My Philadelphia Story


Image of my reflection in the CoLab PHL airstream trailer.

During the summer of 2019, I was part of a health design team tasked with bringing health into the Kensington neighborhood. As a Jefferson University affiliation, we partnered with non-profits tackling challenges like lack of healthcare access and food deserts. This project was an example of a new methodology, focused on uniting academia and community residents in order to gain a greater understanding of boundaries to health and how to proactively counteract them. Health design, a methodology that prioritizes “out of the box thinking,” centers the experiences of community residents in order to create solutions that most benefit their unique situation. The video above describes the day in which the lab brought the CoLab PHL airstream trailer to H street. Its purpose was to function as a conversation facilitator between the community and the pediatric PCP, Esperanza Health Center, that was under construction down the street.

The need for these types of conversations and the need for health to exist beyond the hospital walls quickly taught me where health is and is not. To me, a white, 20-year-old, privileged female student, Kensington did not appear to “have health.” Problems such as the opioid epidemic, virtually no access to healthcare, and food deserts were extremely visible through the needles that littered the ground, the lack of grocery stores, and no hospitals. The geographic area was largely barren.

That summer, I witnessed firsthand that health is not something that can be “handed off” to a community but is a practice that needs to be intentionally cultivated. In order to accomplish this, aspects of both place and health need to be considered. “Place,” in this context, refers not only to an area’s geographic location, but also to the historical events, structures, and relationships that shaped its existence along with the individuals who reside there. Many Philadelphia and Riverwards residents, regardless of whether they have a drug abuse disorder, face specific challenges like access to healthy foods and healthcare. However, from the outside looking in, an observer or policymaker could, and frequently do, make assumptions about people’s needs based on their environment and perceived actions. I feel that policies and initiatives often aim to solve community-wide problems but never get to the problem’s source. They are superficial band-aids that ignore the source of the wound. In that sense, it’s implausible that one could meet Philadelphia residents’ needs without the thorough understanding of their actual, not assumed, needs.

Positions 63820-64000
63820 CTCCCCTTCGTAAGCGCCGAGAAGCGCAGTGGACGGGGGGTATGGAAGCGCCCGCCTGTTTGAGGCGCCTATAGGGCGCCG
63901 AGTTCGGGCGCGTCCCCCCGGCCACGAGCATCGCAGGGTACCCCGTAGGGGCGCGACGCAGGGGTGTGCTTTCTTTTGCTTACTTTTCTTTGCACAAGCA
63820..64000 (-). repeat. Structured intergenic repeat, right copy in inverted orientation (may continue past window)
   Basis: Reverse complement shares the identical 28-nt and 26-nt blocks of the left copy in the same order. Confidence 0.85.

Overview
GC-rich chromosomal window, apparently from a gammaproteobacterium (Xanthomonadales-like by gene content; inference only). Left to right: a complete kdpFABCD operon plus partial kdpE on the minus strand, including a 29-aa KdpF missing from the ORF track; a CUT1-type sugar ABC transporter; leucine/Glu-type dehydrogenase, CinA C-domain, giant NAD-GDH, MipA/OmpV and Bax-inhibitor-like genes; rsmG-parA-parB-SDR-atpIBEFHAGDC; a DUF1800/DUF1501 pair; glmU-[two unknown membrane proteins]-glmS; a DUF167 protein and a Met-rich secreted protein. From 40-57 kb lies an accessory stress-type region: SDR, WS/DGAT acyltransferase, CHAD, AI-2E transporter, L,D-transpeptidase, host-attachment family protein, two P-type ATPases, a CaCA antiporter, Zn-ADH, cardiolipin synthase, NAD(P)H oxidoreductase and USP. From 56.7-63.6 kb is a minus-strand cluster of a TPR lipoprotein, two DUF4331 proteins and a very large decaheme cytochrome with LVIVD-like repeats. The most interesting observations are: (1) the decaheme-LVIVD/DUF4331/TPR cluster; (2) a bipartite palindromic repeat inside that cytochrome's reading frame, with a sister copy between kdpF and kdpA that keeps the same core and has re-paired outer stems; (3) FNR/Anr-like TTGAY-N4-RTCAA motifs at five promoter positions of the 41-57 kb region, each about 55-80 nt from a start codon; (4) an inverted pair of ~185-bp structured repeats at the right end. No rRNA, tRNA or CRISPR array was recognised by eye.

Image provided by Professor Himpele and Visualizing Philadelphia. https://anthropology.princeton.edu/programs/vize-lab/projects/visualizing-philadelphia

This website discusses the context of health issues such as the opioid epidemic through an anthropological approach. With the methodology of field research and ethnography, anthropology provides value in understanding and uncovering what those community-specific needs are by “being in the field” and experiencing firsthand the perspective of their interlocutors. The discipline has taught me, and this project reinforces, that health is both an experience and a socially constructed process; it cannot simply be manipulated via or viewed as hard science. Arthur Kleinman (1988) addresses these topics and much more in his text The Illness Narratives; he reinforces the roles that external processes and individual narratives/experiences have in constructing health.